Larry K. asked in Science & MathematicsPhysics · 1 decade ago

Why is the limit of the speed of a sail boat dependent upon the length of the hull?

I've been told that it has to do with the length of the wave that the boat generates while moving through the water, but I don't understand why that's a limiting factor. I'm referring to boats that displace water as they move, and not those that ride on top of the water such as hydrofoils or catmarans.


Please don't quote wikopedia....or any other source that doesn't EXPLAIN why or how the hull length controls the maximum speed. What's the physics involved!

3 Answers

  • Loomon
    Lv 4
    1 decade ago
    Favorite Answer

    I don't know about waves. It is the same for a canoe or kayak or the length to width ratio.The longer the ''footprint'' on the water the more efficient it is(for a given weight). All boats displace water the more draft (boat under waterline) you have the more resistance you have.

    the longer the canoe, the faster it will be. Canoes are displacement hulls; their maximum speed (displacement speed), which says nothing about the effort required to reach that speed, is determined by the formula; S (speed) equals 1.55 times the square root of the waterline length. Simple math reveals that an 18 1/2-foot canoe can be driven 6.7 miles per hour, while a 15-footer, can be driven 6.0 miles per hour.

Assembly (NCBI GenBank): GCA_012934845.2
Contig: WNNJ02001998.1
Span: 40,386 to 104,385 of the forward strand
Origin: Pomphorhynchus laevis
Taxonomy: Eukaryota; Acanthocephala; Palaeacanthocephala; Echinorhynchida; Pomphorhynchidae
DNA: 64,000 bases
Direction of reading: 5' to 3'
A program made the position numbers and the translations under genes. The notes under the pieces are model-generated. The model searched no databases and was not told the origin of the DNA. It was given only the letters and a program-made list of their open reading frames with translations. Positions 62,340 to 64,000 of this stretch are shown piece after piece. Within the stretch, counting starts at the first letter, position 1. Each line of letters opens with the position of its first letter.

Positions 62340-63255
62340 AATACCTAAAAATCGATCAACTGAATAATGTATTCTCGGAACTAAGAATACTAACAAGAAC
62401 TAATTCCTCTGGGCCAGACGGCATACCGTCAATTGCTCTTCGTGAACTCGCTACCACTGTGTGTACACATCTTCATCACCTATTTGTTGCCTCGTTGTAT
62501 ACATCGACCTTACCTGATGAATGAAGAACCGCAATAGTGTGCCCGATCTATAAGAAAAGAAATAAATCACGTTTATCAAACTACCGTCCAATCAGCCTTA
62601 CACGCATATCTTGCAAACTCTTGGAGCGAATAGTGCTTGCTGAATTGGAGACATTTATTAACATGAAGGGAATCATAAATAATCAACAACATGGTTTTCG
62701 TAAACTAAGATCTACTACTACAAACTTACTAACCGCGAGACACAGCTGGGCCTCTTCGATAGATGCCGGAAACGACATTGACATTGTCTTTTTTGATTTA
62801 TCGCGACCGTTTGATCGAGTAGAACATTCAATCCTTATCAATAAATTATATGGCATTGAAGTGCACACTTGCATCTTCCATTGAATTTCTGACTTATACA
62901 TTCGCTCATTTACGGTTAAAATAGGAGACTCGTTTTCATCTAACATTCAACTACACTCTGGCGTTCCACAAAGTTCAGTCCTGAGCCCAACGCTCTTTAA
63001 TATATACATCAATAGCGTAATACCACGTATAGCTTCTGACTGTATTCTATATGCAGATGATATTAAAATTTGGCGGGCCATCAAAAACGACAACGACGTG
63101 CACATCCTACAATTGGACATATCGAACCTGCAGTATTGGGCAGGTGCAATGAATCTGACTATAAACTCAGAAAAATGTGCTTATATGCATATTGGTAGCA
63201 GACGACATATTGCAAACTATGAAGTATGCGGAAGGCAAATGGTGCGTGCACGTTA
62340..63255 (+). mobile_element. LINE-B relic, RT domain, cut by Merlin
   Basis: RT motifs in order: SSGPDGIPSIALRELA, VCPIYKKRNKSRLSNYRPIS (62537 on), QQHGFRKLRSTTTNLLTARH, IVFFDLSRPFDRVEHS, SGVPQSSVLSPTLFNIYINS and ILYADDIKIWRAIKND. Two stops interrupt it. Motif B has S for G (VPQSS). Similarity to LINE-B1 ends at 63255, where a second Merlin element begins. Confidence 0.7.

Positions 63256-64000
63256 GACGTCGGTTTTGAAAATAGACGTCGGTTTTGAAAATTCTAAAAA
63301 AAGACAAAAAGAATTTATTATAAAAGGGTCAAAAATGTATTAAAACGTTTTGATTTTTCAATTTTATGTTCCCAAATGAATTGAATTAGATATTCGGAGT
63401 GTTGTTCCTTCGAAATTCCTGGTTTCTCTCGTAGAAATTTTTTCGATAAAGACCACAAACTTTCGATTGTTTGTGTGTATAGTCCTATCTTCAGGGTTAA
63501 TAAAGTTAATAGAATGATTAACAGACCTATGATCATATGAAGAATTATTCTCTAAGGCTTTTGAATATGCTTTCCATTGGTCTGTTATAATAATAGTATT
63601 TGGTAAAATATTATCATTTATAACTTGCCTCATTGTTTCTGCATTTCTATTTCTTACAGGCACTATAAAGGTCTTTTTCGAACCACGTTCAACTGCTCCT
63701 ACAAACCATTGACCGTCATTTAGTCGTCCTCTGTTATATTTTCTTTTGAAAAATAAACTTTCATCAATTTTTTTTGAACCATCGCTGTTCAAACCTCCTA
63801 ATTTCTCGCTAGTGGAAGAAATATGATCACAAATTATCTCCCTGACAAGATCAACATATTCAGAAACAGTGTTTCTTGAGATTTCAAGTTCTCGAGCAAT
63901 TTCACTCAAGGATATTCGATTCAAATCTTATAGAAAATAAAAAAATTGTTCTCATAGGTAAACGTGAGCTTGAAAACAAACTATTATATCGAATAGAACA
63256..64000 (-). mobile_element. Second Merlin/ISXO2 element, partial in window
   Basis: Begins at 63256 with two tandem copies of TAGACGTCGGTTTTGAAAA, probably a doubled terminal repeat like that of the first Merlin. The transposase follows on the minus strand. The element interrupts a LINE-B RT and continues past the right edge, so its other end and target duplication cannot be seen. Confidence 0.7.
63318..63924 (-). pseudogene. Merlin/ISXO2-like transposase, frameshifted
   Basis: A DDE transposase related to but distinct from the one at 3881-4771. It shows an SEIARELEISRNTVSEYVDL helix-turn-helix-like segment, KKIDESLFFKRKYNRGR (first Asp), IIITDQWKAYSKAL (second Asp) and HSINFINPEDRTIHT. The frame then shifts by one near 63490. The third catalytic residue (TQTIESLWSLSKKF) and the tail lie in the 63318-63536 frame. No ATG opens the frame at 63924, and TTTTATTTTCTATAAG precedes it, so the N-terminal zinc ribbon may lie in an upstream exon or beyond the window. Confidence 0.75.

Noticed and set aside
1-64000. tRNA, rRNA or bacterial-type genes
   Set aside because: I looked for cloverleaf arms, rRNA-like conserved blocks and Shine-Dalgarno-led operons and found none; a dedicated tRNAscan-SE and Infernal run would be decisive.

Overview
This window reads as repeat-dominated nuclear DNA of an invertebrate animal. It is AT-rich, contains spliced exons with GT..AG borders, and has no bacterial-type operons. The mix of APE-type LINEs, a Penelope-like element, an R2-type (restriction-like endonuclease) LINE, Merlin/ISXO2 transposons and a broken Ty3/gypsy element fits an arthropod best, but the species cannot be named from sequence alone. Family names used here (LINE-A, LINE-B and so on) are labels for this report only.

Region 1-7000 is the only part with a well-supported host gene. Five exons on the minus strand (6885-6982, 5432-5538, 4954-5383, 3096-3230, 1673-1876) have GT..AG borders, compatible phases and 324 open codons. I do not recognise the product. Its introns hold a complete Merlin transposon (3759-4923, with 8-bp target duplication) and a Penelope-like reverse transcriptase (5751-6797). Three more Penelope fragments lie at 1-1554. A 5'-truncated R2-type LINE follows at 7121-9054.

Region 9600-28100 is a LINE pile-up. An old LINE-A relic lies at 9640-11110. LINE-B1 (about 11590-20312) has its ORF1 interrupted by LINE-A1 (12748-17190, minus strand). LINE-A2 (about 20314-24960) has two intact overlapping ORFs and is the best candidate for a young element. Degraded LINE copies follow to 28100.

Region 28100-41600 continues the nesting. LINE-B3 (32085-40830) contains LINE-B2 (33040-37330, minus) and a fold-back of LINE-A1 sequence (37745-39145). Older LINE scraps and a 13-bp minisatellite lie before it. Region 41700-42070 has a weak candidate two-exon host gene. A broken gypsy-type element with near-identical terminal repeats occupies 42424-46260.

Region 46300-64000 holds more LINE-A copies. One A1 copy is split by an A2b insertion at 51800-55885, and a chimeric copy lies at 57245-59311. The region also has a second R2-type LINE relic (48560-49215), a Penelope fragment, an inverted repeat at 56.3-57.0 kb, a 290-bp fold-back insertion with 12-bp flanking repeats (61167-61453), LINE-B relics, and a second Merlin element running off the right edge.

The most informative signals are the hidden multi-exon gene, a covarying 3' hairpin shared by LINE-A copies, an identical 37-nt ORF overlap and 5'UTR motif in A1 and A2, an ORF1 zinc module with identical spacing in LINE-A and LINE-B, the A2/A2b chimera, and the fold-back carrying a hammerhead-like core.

Another example is skiing down a mountain with 2 foot skis then switching to 6 foot skiis. The 6 footers would go way faster.

  • 1 decade ago

    It's not just sailboats, every boat has a "hull speed"


    Hull speed, sometimes referred to as displacement speed, is a rule of thumb used to provide an approximate maximum efficient speed for a hull. It is only ever an approximation and only applies where the hull is a fairly traditional displacement design. It is usually described as a speed corresponding to a speed-length ratio of between 1.34 and 1.51 depending on which of the limited sources one refers to.

    The concept of hull speed is not used in modern naval architecture, where considerations of speed-length ratio and Froude number are considered more helpful. It is still used by amateurs in relation to traditional displacement hulls.


  • 1 decade ago

    I'm curious, being a sailor and an ex-would-be scientist, I have a hunch the wave generated is only evidence of the displacement. I might be wrong, but I think of it (the water) as any other fluid (air being another). Not to be confused with liquid. Like air, there's a terminal velocity, and whether it's motorized, or sail powered, doesn't matter, it's a matter of overcoming resistance.

    Source(s): My theory, though I have a hunch a more educated fluid dynamics physicist would come up with a more accurate, or even correct, explanation.
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